# Build and Publish a Project Bundle

# Overview

This tutorial shows you how to take an existing Entando project directory and deploy it to the Entando Component Repository. This involves building a Docker image from your microservice, creating your Entando bundle, checking your Bundle artifacts into git, and deploying the Entando bundle into Kubernetes.

The Entando CLI automates many of the tasks involved in deploying an Entando bundle but you can also choose to perform the tasks manually.

# Prerequisites

  • Use the Entando CLI to verify you have the prerequisites in place for this tutorial (e.g. Java, npm, git).
ent check-env develop

# CLI Steps

The following steps make use of the Entando ent prj command and its publication system (pbs) convenience methods. See the Manual Steps section below for a more detailed description of the underlying tasks.

  1. Build the project using the ent prj command. This saves you from having to build each part of the project individually. If you are using a project directory with just a bundle child directory (e.g. for a bundle exported from an environment or with hand-built components) then you should skip this step since there's nothing to build.
ent prj build

TIP

The first run can take longer due to node downloads for any MFE widgets. For later runs you can use ent prj fe-build or ent prj be-build to independently build just the frontend or backend components.

  1. Initialize the bundle directory
ent prj pbs-init
  1. Publish the build artifacts to github and Docker Hub.
ent prj pbs-publish
  1. Create a Kubernetes custom resource and apply it to your Entando instance. You can modify the target namespace parameter (-n) if you changed it from the default.
ent prj generate-cr | ent kubectl apply -n entando -f -
  1. Jump to the section below to finish installing your bundle: Install the bundle into your application

# Manual Steps

# Build Docker Image for Microservices

  1. Build the project from the project directory
./mvnw -Pprod clean package jib:dockerBuild

Note

By default the organization used to generate the docker image is entando, but you can provide a custom value during project initialization, as well as by changing the pom.xml file or by providing the -Djib.to.image=<org>/<name>:<version> to the jib:dockerBuild command.

Note

Output image name is generated using the organization value defined during project initialization. You can override the provided values by altering the pom.xml file or by customizing the -Djib.to.image parameter used in the ./mvnw command

Warning

If you manually override the target image of the docker build, remember to update the plugin metadata in the bundle accordingly in the bundle steps.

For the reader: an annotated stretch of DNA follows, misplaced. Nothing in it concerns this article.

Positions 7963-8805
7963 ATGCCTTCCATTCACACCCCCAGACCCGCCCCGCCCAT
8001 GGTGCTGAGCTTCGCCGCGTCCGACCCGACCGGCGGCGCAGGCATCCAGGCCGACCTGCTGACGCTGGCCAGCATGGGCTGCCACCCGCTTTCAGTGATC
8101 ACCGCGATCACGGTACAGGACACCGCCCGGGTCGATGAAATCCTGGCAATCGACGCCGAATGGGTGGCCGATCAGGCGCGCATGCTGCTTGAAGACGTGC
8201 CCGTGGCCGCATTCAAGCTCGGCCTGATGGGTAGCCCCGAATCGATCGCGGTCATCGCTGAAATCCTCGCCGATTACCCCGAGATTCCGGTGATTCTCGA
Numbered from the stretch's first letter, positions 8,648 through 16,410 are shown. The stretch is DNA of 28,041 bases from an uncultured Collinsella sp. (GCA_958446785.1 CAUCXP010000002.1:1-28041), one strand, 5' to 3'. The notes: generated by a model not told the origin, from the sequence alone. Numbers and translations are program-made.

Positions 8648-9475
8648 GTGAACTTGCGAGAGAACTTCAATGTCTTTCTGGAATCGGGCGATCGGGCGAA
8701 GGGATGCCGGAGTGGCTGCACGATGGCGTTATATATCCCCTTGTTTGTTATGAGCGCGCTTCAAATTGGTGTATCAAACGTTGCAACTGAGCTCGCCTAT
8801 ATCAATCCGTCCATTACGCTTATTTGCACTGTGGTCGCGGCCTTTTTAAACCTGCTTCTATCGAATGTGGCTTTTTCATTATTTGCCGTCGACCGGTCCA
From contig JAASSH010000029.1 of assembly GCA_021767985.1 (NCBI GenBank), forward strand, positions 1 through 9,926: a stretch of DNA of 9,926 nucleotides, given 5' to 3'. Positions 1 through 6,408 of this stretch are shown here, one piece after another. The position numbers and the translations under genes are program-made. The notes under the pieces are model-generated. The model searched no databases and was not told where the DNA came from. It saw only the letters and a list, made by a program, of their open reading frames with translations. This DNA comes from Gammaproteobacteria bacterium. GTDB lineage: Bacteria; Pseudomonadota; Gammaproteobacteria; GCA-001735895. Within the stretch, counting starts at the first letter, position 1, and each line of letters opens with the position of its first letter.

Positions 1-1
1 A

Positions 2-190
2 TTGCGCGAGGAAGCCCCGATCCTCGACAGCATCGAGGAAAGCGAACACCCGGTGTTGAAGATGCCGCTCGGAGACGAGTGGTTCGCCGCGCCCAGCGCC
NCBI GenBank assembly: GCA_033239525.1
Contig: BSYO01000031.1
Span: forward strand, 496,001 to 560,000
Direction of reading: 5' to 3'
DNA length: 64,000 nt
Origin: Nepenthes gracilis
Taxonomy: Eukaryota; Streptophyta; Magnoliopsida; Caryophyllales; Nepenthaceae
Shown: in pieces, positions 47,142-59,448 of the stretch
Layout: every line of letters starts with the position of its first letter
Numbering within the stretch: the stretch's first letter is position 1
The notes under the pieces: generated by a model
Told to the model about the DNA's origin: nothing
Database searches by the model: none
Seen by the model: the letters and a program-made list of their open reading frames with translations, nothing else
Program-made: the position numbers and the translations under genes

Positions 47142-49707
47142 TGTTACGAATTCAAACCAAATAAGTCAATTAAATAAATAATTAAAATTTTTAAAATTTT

1. View your image and tag
docker images

Output:

REPOSITORY               TAG                 IMAGE ID            CREATED             SIZE
myusername/example-app   0.0.1-SNAPSHOT      4ec7f05b2b27        33 seconds ago      213MB
  1. Publish the Docker image to Docker repository (Docker Hub or equivalent). You may need to first login via docker login.
docker push <name-of-the-image:tag>

For example: docker push myusername/example-app:0.0.1-SNAPSHOT

Note

The first time your run this command it will have to push all of the layers. Subsequent runs will be much faster

Output:

 docker push myusername/example-app:0.0.1-SNAPSHOT
The push refers to repository [docker.io/myusername/example-app]
545361404af4: Pushed
...
f1b5933fe4b5: Pushed
0.0.1-SNAPSHOT: digest: sha256:804b3b91b83094c45020b4748b344f7199e3a0b027f4f6f54109cbb3b8a1f867 size: 2626

# Build your bundle and publish to git

  1. Populate the bundle with the generated micro frontends using ./buildBundle.sh or npm run populate-bundle.
./buildBundle.sh

Important The bundle population with the micro frontends requires some time to be processed. You should be able to follow the progress of the operation on the console.

  1. The output of your bundle will be in the top level bundle directory in your microservice

  2. Commit your bundle files to git, separate from the top-level project files.

echo bundle >> .gitignore
cd bundle/
git init
git add .
git commit -m "Init Git repository"
  1. Create a new git repository and name it my-bundle (or a name of your choice).

  2. Add your remote repository as origin and push the bundle.

git remote add origin https://your/remote/repository.git
git push -u origin master
  1. Publish a git tag using the following commands.
git tag -a "v0.0.1" -m "My first tag"
git push --tags
  1. Install the entando-bundler
npm install -g @entando/entando-bundler@6.3.2
  1. Generate a custom resource for your bundle. You should provide your own bundle name, namespace, and repository URL.
entando-bundler from-git --name=<bundle-name> --namespace=entando --repository=<your-repository-url> --dry-run > example-bundle.yaml
  1. Make your bundle available in Kubernetes
kubectl apply -f example-bundle.yaml -n entando

# Install the bundle into an application

  1. Log into the App Builder

  2. Select Component Repository in the upper right

  3. Find your bundle and select Install

At this point the Entando platform will download and install the Docker image for your microservice and install the micro frontends into the Entando application. You can add those micro frontend widgets to the page(s) of your choice.

You can use an Entando provided page or follow this tutorial to create your own page and/or page template. Please note that an application based on the Entando blueprint expects a user to be authenticated so you'll need to include the keycloak_auth UX fragment in your page template.